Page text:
On our last visit, things got very real. My sixteen-year-old daughter, a strong independent woman, has trouble accepting that she’s not always right; she has more to learn; and adults might possibly know more than she.
As usual, the pediatrician wanted to know about school, social life, extracurriculars, sex and more. She offered advice and guidance. That’s when things got ugly. Her mentorship was not gratefully accepted by my teen. Where did the term “sweet sixteen” come from? I guarantee it was not from any mom.
Instead, my daughter’s ego interfered with her ability to listen to the sage advice from her pediatrician. My daughter treated her doctor to her best defiant toddler impersonation. Just like a parent of a toddler, I typically ignore these rare digressions, but the pediatrician wasn’t having any of it.
Our pediatrician, free from parental guilt and need to protect my daughter’s supposed fragile heart, quickly recognized the disrespect and childishness on display. She called her out! There was no mincing of words. She boldly told my daughter to grow up! She called her rude and disrespectful. She made my daughter regret her words and actions.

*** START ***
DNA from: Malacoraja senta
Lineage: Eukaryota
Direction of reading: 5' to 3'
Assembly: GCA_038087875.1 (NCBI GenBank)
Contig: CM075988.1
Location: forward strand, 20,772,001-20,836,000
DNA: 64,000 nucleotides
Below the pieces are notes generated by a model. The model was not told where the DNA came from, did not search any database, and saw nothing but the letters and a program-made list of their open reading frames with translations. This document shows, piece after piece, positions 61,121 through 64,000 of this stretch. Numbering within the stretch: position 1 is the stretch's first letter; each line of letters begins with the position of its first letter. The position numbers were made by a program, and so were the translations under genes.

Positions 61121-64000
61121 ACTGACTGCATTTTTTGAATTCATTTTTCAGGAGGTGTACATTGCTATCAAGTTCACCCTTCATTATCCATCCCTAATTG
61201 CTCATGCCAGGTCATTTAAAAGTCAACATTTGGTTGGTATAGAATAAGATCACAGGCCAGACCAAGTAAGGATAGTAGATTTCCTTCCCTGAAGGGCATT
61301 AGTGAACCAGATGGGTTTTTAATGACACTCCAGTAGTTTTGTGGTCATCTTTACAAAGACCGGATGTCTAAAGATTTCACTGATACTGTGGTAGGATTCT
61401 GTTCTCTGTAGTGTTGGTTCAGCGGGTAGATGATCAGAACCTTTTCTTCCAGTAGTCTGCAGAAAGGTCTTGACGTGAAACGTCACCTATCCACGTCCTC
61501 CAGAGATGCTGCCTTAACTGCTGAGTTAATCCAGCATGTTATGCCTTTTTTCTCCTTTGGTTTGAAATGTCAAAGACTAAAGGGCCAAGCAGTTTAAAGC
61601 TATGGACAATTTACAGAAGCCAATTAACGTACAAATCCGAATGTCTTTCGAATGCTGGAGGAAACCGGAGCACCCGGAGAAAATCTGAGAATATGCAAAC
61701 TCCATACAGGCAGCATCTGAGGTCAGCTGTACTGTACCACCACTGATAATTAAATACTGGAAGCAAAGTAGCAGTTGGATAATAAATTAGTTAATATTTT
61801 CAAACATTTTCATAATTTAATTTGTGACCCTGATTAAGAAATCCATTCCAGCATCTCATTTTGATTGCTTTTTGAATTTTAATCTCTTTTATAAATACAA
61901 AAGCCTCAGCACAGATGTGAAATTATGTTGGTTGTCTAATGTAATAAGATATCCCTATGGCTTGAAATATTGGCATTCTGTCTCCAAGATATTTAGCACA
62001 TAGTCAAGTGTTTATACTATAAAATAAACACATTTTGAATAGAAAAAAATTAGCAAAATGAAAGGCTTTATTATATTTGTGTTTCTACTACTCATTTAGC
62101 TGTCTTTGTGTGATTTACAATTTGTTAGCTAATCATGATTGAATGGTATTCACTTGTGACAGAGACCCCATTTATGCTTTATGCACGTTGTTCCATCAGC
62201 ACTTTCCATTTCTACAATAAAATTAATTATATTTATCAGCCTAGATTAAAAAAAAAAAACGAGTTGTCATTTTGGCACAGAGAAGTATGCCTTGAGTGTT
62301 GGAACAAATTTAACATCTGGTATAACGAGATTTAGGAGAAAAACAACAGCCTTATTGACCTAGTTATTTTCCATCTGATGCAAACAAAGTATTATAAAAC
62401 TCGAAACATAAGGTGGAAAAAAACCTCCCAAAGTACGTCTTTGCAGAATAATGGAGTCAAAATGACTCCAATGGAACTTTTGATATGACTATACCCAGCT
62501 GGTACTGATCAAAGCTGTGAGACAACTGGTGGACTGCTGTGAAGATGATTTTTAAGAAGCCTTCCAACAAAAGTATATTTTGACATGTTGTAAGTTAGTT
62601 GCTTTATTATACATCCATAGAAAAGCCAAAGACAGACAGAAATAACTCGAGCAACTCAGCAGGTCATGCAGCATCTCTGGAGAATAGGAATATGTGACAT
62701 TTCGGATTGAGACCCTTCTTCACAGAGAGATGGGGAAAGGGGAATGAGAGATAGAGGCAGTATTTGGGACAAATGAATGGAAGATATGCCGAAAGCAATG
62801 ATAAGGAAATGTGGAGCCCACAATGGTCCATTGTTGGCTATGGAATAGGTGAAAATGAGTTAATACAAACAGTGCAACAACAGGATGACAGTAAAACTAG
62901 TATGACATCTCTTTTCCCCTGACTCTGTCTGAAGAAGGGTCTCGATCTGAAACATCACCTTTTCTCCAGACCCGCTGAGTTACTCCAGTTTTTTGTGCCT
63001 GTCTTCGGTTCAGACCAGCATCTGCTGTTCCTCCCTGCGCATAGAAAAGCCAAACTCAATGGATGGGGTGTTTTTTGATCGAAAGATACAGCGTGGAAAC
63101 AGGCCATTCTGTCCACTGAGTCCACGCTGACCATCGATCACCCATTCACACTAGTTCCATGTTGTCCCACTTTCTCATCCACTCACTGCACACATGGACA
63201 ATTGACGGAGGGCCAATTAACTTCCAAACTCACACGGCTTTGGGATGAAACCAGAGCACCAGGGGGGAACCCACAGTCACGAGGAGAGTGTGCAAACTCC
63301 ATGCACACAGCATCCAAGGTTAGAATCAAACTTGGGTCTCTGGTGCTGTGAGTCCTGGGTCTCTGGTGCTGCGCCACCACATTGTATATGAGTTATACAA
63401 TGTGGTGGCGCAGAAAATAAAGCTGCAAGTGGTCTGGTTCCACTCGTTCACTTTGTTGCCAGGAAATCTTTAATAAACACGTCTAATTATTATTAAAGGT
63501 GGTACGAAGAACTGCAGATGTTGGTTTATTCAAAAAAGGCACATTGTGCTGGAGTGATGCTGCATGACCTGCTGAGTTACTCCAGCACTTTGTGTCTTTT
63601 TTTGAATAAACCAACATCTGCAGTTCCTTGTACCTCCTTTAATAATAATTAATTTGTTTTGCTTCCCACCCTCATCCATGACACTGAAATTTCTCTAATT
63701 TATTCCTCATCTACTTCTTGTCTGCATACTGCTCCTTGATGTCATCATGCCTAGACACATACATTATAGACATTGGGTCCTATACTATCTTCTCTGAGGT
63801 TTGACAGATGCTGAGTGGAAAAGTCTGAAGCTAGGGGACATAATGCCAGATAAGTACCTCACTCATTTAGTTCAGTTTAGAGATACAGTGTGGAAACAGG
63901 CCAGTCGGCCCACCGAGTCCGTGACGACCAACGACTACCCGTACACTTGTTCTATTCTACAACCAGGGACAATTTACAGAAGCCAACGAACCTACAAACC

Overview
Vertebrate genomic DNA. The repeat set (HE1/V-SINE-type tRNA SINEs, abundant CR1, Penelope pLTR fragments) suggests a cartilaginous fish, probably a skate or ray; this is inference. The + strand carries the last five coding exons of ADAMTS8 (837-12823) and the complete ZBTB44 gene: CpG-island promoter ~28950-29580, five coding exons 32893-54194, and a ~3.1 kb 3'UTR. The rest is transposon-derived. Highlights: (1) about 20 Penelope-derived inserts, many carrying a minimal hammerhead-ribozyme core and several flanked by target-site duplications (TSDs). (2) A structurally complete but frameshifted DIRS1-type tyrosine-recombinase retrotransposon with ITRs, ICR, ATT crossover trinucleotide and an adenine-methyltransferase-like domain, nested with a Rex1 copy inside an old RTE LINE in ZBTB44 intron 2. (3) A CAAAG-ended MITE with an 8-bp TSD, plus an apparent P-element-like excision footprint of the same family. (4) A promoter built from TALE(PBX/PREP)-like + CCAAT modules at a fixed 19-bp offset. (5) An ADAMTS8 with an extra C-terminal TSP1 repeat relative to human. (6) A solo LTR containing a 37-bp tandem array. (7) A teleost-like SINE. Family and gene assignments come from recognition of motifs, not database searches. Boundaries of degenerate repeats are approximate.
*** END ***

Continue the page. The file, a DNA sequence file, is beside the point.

She made my daughter accountable. She made my daughter cry. The pediatrician supported me. The pediatrician validated me. The pediatrician schooled me by schooling my kid. The pediatrician woke me up to the fact I still have a lot of work to do.
She let me know she’s got my back. I wanted to hug her in gratitude.
We left the office, my daughter red eyed, sniffling and seething, me gloating and scheming. In a surprise move, once we were in the safe cocoon of my car, my daughter chose to apologize to me. She looked me in the eyes and said, “Mom, I’m sorry for the way I behaved in there.” I stifled the sob of gratitude they welled in my throat and willed the tears pricking my eyes to disappear. I just let her words and the actual real heartfelt apology wash over me.
Damn that pediatrician is good. I chose to accept her apology. I also chose to acknowledge that my teen is tough.
My girl may have a soft heart, but all those toddler years in time-out made her more resilient than I realized. My pediatrician made me appreciate that while I need to honor and respect my child’s journey and her unique needs related to her adoption, I also need to recognize her resilience in the face of it all. I cannot let the guilt continue to influence my parenting. I need to let my goals for her future be the guiding light.
If only I could find a way to get her back in that Time-Out chair. I only have her for one more short year. We might need a few extra visits to the doctor. Just saying.
Elizabeth Redhead Kriston is a mom, a certified Speech-Language Pathologist, and an author. Liz incorporates laughing and learning into everything she writes. Parenting and child development are the dominant themes in her blogs and her seven children’s books. When not working, you can find Liz in her banana yellow kayak floating on a lake or walking around her small rural hometown. Find Liz at www.redheadkriston.com, Instagram: @redheadkriston, Twitter: @redheadkriston, and Facebook.